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Miss Hendee

This is Roald Tweet on Rock Island.

Miss Marjorie Adele Hendee always wanted to be an actress, rather than a teacher. Teaching has no glamour and is only for old maids, she would say. But her stage turned out to be a desk in a classroom where she gave five performances a day for her teenage audience. Miss Hendee taught Senior English at Moline High School for thirty-five years, from 1920 until she retired in 1955.

In the classroom, Miss Hendee was always cheerful and considerate in a prim and proper kind of way. She was difficult for students to figure out, like an iceberg with very little showing. Was she modern, or old fashioned? She always wore the most recent styles, but she never learned to type or drive a car. She taught the great classics of literature but read every detective story she could. All attempts to pry into her private life—there were the usual student rumors of a great lost love—were quickly steered into safer topics. She seemed lonely, keeping to herself in a great white house on 25th Street and Tenth Avenue.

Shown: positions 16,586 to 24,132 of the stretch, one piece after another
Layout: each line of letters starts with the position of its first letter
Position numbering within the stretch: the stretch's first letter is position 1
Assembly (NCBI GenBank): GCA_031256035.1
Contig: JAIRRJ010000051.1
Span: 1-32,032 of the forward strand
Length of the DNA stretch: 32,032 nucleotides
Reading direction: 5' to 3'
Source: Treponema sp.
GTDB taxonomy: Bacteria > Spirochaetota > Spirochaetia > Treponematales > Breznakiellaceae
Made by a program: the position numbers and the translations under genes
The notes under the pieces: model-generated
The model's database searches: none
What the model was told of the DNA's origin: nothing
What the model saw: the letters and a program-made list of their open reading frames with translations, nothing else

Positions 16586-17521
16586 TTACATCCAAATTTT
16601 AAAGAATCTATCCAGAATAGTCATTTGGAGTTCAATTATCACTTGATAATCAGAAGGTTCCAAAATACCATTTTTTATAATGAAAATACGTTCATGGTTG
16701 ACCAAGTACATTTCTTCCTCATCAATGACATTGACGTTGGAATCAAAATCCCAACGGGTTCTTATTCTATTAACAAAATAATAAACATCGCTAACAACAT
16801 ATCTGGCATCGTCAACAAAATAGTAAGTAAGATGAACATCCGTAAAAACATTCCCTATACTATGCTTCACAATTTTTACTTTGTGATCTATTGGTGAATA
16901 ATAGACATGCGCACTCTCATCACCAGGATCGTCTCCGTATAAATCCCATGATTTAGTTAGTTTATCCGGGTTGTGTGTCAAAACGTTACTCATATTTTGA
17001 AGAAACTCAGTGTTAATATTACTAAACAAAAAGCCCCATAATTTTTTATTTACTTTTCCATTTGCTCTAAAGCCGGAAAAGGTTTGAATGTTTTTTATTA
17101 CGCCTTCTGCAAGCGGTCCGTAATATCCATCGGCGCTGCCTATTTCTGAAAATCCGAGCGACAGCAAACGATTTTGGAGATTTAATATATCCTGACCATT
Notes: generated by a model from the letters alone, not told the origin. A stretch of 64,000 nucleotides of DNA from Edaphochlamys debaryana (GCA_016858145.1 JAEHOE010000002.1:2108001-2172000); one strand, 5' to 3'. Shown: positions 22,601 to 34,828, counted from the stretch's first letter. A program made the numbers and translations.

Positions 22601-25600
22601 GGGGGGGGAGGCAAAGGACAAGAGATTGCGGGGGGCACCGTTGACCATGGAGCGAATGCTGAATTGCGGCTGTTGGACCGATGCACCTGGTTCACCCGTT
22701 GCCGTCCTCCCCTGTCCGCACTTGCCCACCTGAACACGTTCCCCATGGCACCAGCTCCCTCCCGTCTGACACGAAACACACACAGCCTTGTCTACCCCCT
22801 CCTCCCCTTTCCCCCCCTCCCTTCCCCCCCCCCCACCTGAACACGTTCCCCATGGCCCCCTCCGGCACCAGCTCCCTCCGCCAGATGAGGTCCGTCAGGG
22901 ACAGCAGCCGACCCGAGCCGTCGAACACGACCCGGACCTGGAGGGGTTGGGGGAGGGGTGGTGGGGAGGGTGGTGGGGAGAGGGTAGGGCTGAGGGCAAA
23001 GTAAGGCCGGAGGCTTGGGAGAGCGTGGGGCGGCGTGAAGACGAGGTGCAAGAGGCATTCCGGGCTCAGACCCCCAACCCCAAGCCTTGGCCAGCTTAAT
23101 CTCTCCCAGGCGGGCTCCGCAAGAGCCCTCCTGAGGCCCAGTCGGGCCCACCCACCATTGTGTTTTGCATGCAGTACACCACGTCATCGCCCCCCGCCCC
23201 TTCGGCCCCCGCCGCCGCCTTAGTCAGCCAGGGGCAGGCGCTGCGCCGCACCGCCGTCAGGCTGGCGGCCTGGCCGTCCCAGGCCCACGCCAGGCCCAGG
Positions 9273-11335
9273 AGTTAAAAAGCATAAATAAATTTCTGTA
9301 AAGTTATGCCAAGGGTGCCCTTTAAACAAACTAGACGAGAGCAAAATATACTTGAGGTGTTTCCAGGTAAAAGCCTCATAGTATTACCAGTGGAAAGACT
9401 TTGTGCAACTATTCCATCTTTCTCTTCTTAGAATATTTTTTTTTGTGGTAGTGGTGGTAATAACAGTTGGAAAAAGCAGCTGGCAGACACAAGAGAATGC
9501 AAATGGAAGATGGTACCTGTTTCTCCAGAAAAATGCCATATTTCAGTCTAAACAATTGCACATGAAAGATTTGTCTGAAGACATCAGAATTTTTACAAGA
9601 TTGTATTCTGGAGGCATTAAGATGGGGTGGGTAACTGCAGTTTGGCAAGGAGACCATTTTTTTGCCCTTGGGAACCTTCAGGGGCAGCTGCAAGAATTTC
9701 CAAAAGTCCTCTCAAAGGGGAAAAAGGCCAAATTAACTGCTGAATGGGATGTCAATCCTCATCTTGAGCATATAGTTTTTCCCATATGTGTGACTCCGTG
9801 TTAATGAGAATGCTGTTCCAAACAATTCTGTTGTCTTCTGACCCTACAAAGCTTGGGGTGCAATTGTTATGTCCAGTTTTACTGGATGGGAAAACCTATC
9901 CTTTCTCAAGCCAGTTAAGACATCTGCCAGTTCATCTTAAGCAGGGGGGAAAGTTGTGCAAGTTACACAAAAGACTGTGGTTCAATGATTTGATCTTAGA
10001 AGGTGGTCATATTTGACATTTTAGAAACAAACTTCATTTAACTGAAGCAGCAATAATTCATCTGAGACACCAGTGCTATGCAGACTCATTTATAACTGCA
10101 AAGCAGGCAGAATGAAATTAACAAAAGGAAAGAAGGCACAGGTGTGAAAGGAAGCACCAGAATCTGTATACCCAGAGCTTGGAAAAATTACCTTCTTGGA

Not until after graduation did her favorite former students dare to presume to walk up the steps of that white house for a visit. There they discovered the scrapbooks—rooms of them, full of clippings of her students’ achievements, even in sports though she never attended a game of any kind. All of them were students she had encouraged to do their best, to achieve more than they dreamed. On the walls were pictures students had sent back to her—hundreds of photos of them in their new jobs, engagement and marriage announcements, snapshots of the first child, a promotion. On tables and shelves lay books and other mementos given to her by students long since graduated.

So much for a great lost love. If there had been one, it had been replaced sevenfold.

Marjorie Adele Hendee—have you noticed that all great teachers have three names?—died in 1985. In the end she was confined to a nursing home, almost deaf, wracked by arthritis, and sometimes a bit forgetful of where she was. But never who she was. Strangers passing by the open door, and noticing the prim straight silhouette framed by the curtains in the window were not aware of the rich drama unfolding in her mind.

Rock Island Lines with Roald Tweet is underwritten by Augustana College, Rock Island, Illinois.

Beginning 1995, historian and folklorist Dr. Roald Tweet spun his stories of the Mississippi Valley to a devoted audience on WVIK. Dr. Tweet published three books as well as numerous literary articles and recorded segments of "Rock Island Lines." His inspiration was that "kidney-shaped limestone island plunked down in the middle of the Mississippi River," a logical site for a storyteller like Dr. Tweet.